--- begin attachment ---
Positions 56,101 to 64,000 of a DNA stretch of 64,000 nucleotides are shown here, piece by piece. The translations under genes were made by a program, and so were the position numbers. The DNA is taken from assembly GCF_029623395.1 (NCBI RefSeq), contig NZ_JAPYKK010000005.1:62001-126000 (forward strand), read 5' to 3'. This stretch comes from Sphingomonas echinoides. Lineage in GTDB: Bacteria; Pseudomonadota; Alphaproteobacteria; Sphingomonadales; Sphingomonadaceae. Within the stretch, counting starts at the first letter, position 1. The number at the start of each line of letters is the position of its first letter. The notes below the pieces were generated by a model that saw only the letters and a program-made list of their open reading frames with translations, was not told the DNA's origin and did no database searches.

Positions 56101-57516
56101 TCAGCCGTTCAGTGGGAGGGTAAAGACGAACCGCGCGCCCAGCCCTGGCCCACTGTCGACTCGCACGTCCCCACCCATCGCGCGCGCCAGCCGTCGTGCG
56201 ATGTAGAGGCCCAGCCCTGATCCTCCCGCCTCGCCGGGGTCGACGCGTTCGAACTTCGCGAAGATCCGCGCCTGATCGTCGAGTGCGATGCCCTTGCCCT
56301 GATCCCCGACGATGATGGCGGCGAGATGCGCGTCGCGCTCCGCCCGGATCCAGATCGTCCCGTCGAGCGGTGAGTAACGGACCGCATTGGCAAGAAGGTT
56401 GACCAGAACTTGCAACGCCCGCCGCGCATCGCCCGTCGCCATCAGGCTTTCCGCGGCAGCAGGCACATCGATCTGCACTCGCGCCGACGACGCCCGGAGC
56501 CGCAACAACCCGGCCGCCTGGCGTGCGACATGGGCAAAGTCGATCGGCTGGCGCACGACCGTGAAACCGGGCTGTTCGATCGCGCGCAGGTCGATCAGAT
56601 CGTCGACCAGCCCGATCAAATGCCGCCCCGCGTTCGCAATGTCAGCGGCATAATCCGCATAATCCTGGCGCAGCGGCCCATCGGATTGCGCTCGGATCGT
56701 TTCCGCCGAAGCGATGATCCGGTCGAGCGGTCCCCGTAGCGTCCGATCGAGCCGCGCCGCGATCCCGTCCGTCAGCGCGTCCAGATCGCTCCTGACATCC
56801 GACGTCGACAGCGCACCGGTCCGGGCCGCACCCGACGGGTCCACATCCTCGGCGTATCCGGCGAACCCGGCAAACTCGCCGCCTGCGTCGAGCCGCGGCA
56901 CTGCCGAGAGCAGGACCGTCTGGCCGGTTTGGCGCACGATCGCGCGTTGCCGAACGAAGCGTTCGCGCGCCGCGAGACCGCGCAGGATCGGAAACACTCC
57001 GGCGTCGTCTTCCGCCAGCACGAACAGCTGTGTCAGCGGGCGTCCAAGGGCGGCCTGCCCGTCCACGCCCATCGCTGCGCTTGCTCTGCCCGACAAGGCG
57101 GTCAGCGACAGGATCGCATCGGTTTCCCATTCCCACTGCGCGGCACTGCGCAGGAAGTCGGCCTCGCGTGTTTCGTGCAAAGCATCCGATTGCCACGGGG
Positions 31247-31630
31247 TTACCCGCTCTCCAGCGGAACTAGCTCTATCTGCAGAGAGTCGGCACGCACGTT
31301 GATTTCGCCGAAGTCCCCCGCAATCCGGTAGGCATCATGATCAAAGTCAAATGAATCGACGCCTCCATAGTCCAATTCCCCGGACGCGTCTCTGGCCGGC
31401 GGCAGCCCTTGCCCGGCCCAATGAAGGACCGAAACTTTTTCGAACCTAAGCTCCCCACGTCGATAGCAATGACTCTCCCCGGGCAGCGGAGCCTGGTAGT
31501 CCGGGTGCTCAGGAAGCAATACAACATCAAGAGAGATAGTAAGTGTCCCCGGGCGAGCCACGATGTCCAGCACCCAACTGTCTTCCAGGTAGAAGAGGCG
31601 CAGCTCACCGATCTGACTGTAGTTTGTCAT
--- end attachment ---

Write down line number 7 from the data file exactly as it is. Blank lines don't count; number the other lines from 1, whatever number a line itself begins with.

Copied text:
56501 CGCAACAACCCGGCCGCCTGGCGTGCGACATGGGCAAAGTCGATCGGCTGGCGCACGACCGTGAAACCGGGCTGTTCGATCGCGCGCAGGTCGATCAGAT